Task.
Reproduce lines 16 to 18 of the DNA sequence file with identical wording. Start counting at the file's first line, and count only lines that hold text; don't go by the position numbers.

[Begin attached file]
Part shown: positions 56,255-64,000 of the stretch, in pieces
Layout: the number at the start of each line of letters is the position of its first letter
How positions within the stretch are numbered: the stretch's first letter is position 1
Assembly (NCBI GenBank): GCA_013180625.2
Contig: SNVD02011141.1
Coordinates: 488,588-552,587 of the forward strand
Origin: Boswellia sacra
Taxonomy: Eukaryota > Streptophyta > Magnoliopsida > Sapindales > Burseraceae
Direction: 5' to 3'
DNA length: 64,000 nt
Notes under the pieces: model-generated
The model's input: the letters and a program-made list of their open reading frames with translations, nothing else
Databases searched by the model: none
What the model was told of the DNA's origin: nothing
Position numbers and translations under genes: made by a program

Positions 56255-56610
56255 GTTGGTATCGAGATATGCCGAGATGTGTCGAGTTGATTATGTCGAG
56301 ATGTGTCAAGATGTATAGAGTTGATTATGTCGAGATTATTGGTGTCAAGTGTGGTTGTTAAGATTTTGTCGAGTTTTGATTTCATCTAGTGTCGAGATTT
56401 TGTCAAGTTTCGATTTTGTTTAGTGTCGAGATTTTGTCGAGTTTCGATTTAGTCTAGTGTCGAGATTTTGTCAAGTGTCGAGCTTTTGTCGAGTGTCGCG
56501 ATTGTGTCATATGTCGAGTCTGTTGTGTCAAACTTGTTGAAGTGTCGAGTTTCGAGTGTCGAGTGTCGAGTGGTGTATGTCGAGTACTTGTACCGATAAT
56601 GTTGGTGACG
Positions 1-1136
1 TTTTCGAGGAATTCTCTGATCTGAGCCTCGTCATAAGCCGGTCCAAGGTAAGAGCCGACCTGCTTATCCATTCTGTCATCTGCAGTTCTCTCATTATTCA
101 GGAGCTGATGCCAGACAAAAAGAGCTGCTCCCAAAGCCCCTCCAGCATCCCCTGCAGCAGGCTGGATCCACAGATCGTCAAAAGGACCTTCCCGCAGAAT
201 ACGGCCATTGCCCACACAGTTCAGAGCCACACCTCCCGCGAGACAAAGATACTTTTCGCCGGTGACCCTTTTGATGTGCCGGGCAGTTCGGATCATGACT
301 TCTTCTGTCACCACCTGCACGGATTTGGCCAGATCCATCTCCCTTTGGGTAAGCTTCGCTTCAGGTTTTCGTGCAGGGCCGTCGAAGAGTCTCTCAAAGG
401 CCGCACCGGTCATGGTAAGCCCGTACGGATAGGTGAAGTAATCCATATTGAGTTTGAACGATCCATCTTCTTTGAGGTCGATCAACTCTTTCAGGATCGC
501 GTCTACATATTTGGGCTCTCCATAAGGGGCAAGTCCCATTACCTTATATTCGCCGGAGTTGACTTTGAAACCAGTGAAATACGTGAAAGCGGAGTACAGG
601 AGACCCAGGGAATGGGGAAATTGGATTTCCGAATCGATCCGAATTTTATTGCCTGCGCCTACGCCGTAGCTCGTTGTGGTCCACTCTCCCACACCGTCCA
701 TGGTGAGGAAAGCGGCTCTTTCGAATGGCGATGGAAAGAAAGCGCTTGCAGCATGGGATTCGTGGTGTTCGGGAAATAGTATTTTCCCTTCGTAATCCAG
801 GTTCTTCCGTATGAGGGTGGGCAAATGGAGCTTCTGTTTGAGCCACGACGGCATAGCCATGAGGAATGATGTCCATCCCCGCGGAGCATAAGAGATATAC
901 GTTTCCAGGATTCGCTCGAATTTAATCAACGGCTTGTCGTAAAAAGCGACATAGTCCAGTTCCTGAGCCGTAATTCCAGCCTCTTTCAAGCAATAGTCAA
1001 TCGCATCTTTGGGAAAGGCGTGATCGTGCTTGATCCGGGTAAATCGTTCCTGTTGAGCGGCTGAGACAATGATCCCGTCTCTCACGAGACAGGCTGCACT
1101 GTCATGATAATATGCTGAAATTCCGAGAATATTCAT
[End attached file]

Positions 56255-56610
56255 GTTGGTATCGAGATATGCCGAGATGTGTCGAGTTGATTATGTCGAG
56301 ATGTGTCAAGATGTATAGAGTTGATTATGTCGAGATTATTGGTGTCAAGTGTGGTTGTTAAGATTTTGTCGAGTTTTGATTTCATCTAGTGTCGAGATTT